The neuron loss in neocortex of APP23 mice appears modest, but in fact exceeds the 2–6% global neuron loss reported in AD neocortex using similar stereological methodology (Regeur et al., 1994; Bundgaard et al., 2001). In contrast, 32% neuron loss has been reported in AD if the entorhinal cortex is analyzed separately, and up to 90% neuron loss was observed when individual laminae of the entorhinal cortex were analyzed, emphasizing that the neuropathic manifestations of AD are region-specific (Gomez-Isla et al., 1996a). Unfortunately, entorhinal cortex neuron number could not be assessed in APP23 mice because the massive amyloid deposition in aged APP23 prevented the reliable identification of the anatomical borders of the entorhinal cortex, an essential prerequisite for unbiased quantification. Nevertheless, qualitative neuron loss is also clearly observed in the entorhinal cortex of aged APP23 mice, although it probably does not reach the extent reported in humans (Calhoun et al., 1998b). Consistently, it has been reported that Aβ neurotoxicity in vivo is species-dependent with a much higher toxicity in primates compared with rodents (Geula et al., 1998). Moreover, APP overexpression per se is neuroprotective against amyloid-induced neurotoxicity (as discussed above). Thus, it will be important to assess neurodegeneration in mouse models of cerebral amyloidosis that do not overexpress APP (Iwata et al., 2000; Popp et al., 2000).
The view that estimation of total neuron numbers is suited to determine the extent of neuronal degeneration has recently been challenged by the observation of neurogenesis in mouse and rat neocortex after targeted apoptotic lesions and focal cerebral ischemia (Gu et al., 2000; Magavi et al., 2000). In one of these studies, it was demonstrated that some of the newly produced neurons in the vicinity of the lesion site extend axons into the denervated region and thus, appear to replenish damaged neuronal circuits (Magavi et al., 2000). These observations, together with recent findings that overexpression of APP may enhance proliferation of neural stem cells (Ohsawa et al., 1999) and that neocortical stem cells have the potential to differentiate into neuronsin vitro (Palmer et al., 1999), suggest that neocortical neuron number in APP23 transgenic mice might be viewed as the result of the dynamic equilibrium achieved between the continuous loss and birth of neurons.
However, in the present study we found no evidence for neurogenesis either in wild-type mice (confirming previous studies, e.g., Kuhn et al., 1997) or in APP23 mice with a massive amyloid load. Because we have counted a total of 240 cells in four mice we cannot exclude that neurogenesis occurs with a prevalence of <0.5%. In contrast, 1–2% and 3–6% of BrdU-positive cells colocalized with NeuN after targeted apoptosis and ischemic stroke, respectively (Gu et al., 2000; Magavi et al., 2000). Thus, we conclude that neurogenesis does not occur, or is an extremely rare event, in response to cerebral amyloidosis in APP23 mice. It will be important to determine whether the same is true in AD.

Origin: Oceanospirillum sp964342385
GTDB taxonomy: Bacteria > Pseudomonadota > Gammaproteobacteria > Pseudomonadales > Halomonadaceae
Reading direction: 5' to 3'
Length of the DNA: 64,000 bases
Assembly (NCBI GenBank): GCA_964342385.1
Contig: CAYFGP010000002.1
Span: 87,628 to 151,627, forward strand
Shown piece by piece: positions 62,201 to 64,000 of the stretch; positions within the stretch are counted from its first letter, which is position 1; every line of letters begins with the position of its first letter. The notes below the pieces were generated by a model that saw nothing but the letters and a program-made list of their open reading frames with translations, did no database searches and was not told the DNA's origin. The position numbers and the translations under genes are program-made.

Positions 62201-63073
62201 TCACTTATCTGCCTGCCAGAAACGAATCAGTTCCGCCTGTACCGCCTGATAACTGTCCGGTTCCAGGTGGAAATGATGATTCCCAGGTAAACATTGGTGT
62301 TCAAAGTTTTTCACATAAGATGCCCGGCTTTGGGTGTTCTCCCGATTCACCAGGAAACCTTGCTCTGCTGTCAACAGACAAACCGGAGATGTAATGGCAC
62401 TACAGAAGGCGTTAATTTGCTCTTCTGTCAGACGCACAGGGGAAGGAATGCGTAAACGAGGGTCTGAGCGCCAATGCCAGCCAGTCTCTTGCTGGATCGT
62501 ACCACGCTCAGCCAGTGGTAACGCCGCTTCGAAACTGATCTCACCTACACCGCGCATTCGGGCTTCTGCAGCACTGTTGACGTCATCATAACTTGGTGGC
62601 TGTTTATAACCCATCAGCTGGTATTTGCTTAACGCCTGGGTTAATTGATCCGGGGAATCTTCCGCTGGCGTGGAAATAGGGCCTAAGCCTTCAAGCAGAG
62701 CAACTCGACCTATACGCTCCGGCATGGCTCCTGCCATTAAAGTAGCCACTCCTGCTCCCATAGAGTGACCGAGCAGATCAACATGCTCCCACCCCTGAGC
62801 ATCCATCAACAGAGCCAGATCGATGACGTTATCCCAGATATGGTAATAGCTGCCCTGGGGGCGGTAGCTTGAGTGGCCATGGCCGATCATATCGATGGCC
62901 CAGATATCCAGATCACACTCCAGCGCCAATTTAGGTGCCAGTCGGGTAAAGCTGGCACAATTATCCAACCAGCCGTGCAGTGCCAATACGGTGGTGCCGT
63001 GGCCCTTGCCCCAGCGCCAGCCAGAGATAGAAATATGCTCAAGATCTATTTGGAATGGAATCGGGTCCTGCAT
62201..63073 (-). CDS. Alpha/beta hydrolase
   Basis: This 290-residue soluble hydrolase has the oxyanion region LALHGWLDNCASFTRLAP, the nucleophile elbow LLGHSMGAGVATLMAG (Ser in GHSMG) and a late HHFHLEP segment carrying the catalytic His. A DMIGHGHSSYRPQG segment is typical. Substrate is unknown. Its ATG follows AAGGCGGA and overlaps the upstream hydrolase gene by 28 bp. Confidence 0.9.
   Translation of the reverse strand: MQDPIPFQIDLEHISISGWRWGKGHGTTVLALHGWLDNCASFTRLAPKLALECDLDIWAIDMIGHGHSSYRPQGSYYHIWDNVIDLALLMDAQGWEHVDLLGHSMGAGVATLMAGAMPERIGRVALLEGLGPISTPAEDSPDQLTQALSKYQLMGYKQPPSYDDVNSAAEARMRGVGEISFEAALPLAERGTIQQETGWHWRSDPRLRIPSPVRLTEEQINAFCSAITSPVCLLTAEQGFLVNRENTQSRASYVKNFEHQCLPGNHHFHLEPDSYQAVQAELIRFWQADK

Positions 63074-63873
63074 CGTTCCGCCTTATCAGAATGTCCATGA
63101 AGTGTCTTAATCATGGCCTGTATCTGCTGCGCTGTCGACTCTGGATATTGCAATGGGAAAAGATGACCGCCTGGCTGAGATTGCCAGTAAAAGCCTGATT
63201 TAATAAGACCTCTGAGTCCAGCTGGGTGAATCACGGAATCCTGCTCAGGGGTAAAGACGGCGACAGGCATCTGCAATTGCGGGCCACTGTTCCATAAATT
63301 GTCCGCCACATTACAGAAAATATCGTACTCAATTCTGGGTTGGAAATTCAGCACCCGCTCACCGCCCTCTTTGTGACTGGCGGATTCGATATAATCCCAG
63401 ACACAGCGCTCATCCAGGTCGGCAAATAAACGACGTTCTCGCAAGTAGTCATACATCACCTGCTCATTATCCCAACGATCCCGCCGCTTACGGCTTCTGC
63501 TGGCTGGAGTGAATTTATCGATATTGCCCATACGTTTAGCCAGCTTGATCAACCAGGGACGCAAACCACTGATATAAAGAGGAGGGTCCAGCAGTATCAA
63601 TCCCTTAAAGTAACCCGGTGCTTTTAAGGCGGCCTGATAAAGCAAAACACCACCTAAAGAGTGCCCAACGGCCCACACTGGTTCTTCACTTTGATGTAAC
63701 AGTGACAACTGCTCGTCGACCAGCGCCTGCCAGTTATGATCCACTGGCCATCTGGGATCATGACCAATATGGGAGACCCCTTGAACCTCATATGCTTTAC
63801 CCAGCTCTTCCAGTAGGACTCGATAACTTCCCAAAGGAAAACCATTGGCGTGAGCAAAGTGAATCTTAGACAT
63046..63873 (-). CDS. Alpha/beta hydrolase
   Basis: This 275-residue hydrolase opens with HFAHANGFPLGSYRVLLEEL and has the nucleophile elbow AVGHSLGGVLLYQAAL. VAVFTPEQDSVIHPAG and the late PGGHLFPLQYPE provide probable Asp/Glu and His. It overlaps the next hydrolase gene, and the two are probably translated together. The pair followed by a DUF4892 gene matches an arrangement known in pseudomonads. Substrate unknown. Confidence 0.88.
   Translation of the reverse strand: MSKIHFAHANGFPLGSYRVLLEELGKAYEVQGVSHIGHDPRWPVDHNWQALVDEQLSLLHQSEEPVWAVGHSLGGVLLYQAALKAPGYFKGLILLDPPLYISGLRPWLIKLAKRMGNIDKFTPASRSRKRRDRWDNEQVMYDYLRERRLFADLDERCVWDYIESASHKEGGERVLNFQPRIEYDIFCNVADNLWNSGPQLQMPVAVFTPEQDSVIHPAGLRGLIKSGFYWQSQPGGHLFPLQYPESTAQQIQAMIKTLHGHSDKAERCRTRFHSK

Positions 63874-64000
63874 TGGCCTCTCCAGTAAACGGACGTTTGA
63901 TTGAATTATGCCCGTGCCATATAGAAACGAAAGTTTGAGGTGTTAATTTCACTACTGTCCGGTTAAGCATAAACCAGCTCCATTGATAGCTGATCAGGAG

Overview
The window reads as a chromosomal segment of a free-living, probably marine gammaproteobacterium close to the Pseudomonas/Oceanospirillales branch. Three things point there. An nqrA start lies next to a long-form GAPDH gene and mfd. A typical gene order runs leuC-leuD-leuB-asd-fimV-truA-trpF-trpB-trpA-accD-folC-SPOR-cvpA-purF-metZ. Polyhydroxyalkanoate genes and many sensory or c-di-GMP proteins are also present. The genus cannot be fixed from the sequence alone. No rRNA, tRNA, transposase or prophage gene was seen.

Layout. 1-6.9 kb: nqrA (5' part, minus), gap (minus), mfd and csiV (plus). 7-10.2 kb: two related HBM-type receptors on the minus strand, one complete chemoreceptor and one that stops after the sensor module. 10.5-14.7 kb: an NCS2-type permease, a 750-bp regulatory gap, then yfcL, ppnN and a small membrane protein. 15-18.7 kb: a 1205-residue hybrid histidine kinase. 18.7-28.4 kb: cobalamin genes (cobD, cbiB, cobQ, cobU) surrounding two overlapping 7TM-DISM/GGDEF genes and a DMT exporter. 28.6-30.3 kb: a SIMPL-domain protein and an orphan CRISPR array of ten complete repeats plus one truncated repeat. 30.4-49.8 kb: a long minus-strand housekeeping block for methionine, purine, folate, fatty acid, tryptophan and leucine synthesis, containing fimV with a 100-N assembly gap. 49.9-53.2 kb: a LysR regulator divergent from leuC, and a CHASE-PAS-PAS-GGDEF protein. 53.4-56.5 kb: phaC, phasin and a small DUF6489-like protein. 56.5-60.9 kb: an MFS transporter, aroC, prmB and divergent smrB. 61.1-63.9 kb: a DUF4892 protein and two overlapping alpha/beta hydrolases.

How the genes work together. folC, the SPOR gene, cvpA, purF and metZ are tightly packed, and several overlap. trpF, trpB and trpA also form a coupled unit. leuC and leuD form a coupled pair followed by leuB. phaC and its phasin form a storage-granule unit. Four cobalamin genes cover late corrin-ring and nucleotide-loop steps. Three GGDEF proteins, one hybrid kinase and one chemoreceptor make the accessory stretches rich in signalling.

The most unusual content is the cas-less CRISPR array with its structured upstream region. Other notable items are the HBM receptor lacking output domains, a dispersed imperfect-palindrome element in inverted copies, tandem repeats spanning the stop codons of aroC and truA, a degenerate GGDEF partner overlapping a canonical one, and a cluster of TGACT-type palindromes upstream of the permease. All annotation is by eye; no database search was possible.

The finding that 58% of the BrdU-labeled cells were in fact microglia substantiates and extends our previous preliminary observation (Bornemann et al., 2001) and indicates a significant number of newly produced microglial cells predominantly around amyloid plaques. Because BrdU has a half life of ∼2 hr (Phuphanich and Levin, 1985) and was injected once daily for 5 d, we estimate that ∼2 million new microglia are produced per month in the neocortex of aged APP23 mice. At present it is not clear whether these newly produced microglia are the product of mitotic microglia or recruited macrophage. It could even be considered that they originate from neural stem cells. Furthermore, the fate of amyloid-associated microglia is not well understood. Using DNA fragmentation labeling in situ, degenerating microglial cells have been previously described around amyloid in the neocortex of AD patients (Lassmann et al., 1995). Similarly, results of the present study suggest apoptotic microglial cell death around amyloid plaques in APP23 mice. It is tempting to speculate that the continuous production and death of microglia play an important role in cerebral amyloidosis and in AD.
In conclusion, the present results demonstrate that cerebral amyloidosis in the neocortex of aged APP23 transgenic mice causes a modest but significant neuron loss and marked gliogenesis. The contribution of these changes to the reported cognitive impairment of APP23 mice (Kelly et al., 1999) and for AD pathogenesis and therapy remains to be evaluated.
This work was supported by grants to M.J. from the VerUm Foundation (Foundation for Behavior and Environment, Munich, Germany) and the Swiss National Science Foundation (31-44526.95 and 31-56753.99). We thank Drs. M. Tolnay, A. Probst (Institute of Pathology, Basel, Switzerland), M. Dubois-Dauphin (University Hospital, Geneva, Switzerland), A. Srinivasan (Idun Pharmaceuticals, La Jolla, CA), and D. Abramowski and C. Sturchler-Pierrat (Novartis, Basel, Switzerland) for helpful discussions and experimental support. We also acknowledge the professional help of T. Schürch, H. Zysset, and C. Mistl (Institute of Pathology, Basel, Switzerland) with photography and histology.
Correspondence should be addressed to Dr. Mathias Jucker, Institute of Pathology, University of Basel, Schönbeinstrasse 40, CH-4003 Basel, Switzerland. E-mail:.
M. Calhoun's present address: Kastor Neurobiology of Aging Laboratories, Mount Sinai School of Medicine, New York, NY 10029.